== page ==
There is a movement afoot that is questioning the value of a college degree. After all, a college degree’ s worth has diminished in a global marketplace that moves at a swifter pace and in a somewhat more unpredictable direction than in decades past. And as more young people seek degrees the marginal value of each new graduate introduced into the marketplace will continue to diminish, they say, leading to the perception that: earning a college degree is a minimum expectation as opposed to what it used to be -- a gateway to success.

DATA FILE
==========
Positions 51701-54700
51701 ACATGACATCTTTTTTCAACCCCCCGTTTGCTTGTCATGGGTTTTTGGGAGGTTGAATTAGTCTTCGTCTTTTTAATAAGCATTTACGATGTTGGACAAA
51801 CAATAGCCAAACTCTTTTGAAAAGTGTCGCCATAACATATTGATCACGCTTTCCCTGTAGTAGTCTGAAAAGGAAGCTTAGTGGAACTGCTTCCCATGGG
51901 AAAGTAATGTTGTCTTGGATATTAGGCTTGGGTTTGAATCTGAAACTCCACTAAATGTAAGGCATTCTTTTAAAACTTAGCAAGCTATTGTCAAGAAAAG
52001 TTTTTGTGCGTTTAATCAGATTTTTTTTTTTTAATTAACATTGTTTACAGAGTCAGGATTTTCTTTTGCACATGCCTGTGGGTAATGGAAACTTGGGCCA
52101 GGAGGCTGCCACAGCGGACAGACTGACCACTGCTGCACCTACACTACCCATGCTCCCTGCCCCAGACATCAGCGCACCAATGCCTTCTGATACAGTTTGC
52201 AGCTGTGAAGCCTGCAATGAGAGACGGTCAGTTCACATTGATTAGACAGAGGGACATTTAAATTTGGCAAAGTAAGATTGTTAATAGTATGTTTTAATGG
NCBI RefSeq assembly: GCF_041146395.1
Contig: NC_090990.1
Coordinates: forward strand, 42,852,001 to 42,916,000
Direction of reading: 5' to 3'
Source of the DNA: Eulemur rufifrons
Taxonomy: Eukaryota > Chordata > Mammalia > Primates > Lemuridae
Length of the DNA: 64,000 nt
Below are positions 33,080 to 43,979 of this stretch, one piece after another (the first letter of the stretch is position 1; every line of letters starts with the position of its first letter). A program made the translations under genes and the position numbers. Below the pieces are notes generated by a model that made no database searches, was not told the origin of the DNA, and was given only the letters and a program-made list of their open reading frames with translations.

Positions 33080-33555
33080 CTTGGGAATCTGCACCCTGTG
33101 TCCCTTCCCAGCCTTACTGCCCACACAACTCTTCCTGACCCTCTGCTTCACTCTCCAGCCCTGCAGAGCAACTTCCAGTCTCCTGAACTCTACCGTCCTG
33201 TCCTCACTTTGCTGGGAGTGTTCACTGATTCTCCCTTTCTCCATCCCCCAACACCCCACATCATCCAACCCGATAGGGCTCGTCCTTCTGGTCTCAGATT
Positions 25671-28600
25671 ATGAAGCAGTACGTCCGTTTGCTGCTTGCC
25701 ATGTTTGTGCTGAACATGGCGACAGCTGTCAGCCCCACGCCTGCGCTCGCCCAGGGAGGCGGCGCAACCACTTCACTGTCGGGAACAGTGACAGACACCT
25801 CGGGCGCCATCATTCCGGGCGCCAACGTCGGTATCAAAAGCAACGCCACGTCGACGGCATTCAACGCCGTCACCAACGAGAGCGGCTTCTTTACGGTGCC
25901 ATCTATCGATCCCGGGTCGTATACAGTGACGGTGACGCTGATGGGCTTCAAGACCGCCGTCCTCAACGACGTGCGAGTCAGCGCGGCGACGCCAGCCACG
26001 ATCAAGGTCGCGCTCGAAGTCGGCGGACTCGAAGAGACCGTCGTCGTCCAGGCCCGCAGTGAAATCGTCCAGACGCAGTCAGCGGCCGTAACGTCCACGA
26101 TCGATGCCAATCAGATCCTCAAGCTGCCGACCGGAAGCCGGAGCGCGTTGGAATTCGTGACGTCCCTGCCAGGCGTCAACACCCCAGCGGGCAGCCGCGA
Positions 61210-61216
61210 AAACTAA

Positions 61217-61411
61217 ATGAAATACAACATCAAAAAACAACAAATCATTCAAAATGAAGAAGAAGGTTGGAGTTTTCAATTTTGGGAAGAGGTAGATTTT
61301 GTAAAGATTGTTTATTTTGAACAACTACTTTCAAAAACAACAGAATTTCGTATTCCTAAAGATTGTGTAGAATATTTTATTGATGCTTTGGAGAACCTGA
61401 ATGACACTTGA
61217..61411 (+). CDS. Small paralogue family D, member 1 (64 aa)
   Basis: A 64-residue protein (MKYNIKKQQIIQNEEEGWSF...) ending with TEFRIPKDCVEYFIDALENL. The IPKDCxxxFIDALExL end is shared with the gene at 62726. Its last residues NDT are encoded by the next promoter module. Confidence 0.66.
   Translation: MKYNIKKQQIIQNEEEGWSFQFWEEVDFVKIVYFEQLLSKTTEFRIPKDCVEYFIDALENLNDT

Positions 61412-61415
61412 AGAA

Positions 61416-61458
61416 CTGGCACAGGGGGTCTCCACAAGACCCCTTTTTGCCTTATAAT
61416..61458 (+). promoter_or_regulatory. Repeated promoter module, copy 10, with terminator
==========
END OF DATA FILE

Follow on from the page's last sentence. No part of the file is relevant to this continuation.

Those saying that too many people are pursuing four-year college degrees, noting that these degrees are useless for many given the current market, are advocating technical training or two-year degrees similar to the system in Europe. They say that skills, and not necessarily knowledge, are what is most valuable in the United States today.
The movement essentially questions two things: The amount of debt these students incur and the recession's effect on young college graduates' ability to find work.
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